Conference to feature live dissection of animals
WHAT: This week, animal rights advocates will be protesting a national animal research conference in Toronto that activists claim promotes the “cruel and unnecessary use of animals for teaching purposes.” From May 14-17, the Canadian Association for Laboratory Animal Science (CALAS) – an association of lab technicians – will be holding its 50th Annual Convention at the Sheraton / Best Western Convention Centre in Richmond Hill. Many of the workshops at the convention will be using animals in demonstrations and hands-on training, including live dissections on animals. Animal advocates urged CALAS to shift away from the use of animals in testing and teaching to non-animal alternatives.
WHEN: Protest will be held Sunday, May 15, Noon-3PM. The four-day conference is scheduled for May 14-17.
WHERE: Conference Centre at the Sheraton/Best Western Parkway, Toronto North Hotel, 600 Highway 7 East, Richmond Hill (Highway 7, near Leslie St).
WHY: Animal advocates will be protesting the conference because they claim the event promotes the cruel and unnecessary use of animals. Many of the workshops, which will be held off-hotel grounds at area research facilities, will be using animals in demonstrations and hands-on training, including live dissections on animals. Conference workshops include demonstrating “appropriate handling, sexing and basic examination of” live mice, rats, and rabbits. Conference participates will also “implant transmitters in laboratory rats.” One workshop on pigs gives attendees “a chance to perform endotracheal intubation, place the animal on a ventilator, IV line placement and anaesthetics monitoring.” In another, “each participant will perform a splenectomy on a rat.”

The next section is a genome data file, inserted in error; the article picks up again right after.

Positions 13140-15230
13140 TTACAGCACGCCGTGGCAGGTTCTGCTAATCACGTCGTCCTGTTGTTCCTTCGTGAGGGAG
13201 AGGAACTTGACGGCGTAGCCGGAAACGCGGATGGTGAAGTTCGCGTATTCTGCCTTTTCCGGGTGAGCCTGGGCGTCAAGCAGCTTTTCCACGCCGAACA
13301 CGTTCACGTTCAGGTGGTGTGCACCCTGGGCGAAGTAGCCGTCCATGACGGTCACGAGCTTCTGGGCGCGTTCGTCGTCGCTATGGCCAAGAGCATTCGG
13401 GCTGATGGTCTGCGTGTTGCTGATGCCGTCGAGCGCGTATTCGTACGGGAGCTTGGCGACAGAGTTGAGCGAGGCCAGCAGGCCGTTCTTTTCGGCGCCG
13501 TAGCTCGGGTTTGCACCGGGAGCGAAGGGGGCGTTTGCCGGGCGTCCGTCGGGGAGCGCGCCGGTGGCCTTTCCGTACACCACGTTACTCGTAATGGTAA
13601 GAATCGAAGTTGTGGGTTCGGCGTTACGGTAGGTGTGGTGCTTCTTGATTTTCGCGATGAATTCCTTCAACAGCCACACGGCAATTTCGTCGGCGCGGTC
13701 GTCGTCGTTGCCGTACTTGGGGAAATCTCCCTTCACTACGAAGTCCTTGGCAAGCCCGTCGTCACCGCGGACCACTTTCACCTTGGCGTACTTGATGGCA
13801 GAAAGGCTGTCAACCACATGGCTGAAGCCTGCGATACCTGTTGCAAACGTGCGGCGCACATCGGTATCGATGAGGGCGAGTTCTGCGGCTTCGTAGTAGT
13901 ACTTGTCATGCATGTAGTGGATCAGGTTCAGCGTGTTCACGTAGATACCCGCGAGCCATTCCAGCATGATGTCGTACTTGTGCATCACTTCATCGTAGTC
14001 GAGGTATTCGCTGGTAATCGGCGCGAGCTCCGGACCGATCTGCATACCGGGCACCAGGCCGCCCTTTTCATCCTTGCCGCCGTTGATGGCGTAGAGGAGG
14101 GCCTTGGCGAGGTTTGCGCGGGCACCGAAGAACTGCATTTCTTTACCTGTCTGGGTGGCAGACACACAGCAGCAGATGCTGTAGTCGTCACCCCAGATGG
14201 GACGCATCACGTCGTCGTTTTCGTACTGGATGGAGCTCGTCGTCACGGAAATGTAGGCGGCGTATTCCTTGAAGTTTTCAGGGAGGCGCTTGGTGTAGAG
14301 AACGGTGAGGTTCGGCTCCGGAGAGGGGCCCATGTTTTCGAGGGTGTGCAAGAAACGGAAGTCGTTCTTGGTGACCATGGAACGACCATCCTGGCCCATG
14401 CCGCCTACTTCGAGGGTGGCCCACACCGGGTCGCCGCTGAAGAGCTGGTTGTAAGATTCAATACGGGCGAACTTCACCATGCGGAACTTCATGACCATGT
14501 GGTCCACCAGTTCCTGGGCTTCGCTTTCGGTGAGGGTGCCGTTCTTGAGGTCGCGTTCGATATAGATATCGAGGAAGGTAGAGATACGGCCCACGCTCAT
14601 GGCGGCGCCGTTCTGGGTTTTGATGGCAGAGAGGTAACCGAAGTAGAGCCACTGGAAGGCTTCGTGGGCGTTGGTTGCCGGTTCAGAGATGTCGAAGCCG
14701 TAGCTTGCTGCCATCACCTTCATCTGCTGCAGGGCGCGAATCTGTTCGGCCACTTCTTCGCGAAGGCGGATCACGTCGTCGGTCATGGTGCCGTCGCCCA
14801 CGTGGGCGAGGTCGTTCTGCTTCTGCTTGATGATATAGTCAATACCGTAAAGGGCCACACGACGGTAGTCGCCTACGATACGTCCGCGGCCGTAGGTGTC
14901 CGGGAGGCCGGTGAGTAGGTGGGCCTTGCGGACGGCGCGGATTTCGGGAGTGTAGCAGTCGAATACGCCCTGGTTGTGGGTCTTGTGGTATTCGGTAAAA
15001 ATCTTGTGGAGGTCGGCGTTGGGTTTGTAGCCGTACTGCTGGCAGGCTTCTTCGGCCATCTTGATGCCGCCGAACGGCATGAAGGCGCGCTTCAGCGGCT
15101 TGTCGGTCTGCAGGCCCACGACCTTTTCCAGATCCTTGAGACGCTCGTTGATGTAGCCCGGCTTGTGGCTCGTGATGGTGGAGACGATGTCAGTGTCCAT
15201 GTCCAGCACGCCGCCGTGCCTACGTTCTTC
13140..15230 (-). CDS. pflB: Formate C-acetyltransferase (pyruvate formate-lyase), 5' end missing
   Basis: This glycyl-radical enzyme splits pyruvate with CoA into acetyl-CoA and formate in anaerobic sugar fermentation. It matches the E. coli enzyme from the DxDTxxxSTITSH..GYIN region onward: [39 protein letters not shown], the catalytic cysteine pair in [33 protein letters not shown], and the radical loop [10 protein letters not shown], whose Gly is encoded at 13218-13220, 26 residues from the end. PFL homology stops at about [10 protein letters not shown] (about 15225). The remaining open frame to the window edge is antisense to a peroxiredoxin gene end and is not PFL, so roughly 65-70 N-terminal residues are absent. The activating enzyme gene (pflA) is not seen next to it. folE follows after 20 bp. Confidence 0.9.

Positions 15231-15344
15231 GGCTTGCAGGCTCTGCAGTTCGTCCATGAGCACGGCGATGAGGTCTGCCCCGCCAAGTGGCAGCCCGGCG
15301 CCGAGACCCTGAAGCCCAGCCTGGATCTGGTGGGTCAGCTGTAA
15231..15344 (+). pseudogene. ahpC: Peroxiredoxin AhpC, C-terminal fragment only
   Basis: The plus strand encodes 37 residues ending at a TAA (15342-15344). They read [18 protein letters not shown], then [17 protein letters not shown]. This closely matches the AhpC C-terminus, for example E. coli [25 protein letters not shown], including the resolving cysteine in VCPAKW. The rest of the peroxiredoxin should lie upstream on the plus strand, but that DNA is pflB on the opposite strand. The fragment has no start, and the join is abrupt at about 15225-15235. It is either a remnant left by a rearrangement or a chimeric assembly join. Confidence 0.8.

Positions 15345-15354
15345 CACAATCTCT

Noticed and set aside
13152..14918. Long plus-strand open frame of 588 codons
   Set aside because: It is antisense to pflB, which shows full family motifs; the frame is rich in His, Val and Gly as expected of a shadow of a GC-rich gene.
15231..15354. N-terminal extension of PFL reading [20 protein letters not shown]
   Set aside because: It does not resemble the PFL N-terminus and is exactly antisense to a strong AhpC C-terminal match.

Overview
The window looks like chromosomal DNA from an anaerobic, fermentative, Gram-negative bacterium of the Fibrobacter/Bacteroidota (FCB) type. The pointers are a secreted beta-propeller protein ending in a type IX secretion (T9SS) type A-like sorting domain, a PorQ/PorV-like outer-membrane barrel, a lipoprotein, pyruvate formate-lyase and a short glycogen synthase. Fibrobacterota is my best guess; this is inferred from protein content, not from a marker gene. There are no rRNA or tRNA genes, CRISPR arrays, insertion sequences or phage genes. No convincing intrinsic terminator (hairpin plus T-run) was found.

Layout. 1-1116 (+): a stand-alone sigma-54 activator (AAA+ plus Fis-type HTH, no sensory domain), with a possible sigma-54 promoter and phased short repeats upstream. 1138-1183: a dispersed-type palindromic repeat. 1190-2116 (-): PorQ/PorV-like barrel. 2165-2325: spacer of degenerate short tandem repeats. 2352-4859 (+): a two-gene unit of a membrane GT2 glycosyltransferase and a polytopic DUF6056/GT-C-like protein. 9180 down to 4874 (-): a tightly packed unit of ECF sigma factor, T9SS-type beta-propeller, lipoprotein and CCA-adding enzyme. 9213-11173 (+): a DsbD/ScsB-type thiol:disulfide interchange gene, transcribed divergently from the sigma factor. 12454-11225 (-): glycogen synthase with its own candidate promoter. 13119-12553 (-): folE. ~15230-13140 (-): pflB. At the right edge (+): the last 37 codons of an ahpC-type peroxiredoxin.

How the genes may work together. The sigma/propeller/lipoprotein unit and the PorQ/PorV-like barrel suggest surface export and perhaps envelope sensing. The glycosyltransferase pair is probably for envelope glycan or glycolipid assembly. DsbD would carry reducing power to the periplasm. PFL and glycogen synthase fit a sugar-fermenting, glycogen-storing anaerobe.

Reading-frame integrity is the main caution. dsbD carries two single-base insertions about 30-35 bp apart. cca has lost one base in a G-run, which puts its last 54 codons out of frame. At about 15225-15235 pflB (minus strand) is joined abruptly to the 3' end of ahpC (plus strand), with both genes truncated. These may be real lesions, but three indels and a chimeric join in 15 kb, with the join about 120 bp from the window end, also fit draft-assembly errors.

“Mice, rats, rabbits, and pigs are sentient animals who experience physical and psychological pain much the same way humans do,” said Anna Pippus of the Student Animal Legal Defense Fund. “Many people are opposed to vivisection, supporting instead humane alternatives.”
“These are animals are being tortured and killed for frivolous purposes. If any one of us did this to a cat or dog, we would face animal abuse charges,” said Paul York of STOP University of Toronto. “This conference should be promoting humane alternatives to the use of animals, not more animal testing, which is cruel and unnecessary.”
“Experimenting on animals is at odds with Canadians sense of compassion,” said Brian Vincent, Director of the Canadian Coalition Against Animal Research and Experimentation, a national network of animal advocates. “It is time Canada moves away from such cruel research to more humane, non-animal alternatives.”
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